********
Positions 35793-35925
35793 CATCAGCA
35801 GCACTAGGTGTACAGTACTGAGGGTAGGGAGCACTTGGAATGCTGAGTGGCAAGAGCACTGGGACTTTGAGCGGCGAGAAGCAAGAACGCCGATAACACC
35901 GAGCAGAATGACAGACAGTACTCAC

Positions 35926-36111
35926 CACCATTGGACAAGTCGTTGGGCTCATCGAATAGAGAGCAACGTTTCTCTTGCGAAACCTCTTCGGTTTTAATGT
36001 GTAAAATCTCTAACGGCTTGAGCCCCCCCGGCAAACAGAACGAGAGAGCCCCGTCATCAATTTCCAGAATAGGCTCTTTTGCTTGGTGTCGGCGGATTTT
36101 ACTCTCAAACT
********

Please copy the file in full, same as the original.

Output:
Positions 35793-35925
35793 CATCAGCA
35801 GCACTAGGTGTACAGTACTGAGGGTAGGGAGCACTTGGAATGCTGAGTGGCAAGAGCACTGGGACTTTGAGCGGCGAGAAGCAAGAACGCCGATAACACC
35901 GAGCAGAATGACAGACAGTACTCAC

Positions 35926-36111
35926 CACCATTGGACAAGTCGTTGGGCTCATCGAATAGAGAGCAACGTTTCTCTTGCGAAACCTCTTCGGTTTTAATGT
36001 GTAAAATCTCTAACGGCTTGAGCCCCCCCGGCAAACAGAACGAGAGAGCCCCGTCATCAATTTCCAGAATAGGCTCTTTTGCTTGGTGTCGGCGGATTTT
36101 ACTCTCAAACT